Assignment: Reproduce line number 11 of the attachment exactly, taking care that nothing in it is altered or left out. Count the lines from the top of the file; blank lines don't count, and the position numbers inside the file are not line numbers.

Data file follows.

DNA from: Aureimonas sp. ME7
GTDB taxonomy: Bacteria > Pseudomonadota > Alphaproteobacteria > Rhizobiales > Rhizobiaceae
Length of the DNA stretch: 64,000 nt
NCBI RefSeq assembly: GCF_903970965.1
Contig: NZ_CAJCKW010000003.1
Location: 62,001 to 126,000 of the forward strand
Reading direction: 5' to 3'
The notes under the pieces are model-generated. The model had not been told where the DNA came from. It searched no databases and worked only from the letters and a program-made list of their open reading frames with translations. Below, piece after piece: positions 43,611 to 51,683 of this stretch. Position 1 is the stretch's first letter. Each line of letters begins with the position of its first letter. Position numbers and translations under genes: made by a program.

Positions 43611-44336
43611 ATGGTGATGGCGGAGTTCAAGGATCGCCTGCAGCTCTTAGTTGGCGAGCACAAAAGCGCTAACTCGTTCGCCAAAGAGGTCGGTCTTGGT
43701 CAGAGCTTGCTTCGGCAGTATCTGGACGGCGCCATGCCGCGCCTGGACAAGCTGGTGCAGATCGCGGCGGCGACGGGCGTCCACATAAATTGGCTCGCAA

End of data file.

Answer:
43701 CAGAGCTTGCTTCGGCAGTATCTGGACGGCGCCATGCCGCGCCTGGACAAGCTGGTGCAGATCGCGGCGGCGACGGGCGTCCACATAAATTGGCTCGCAA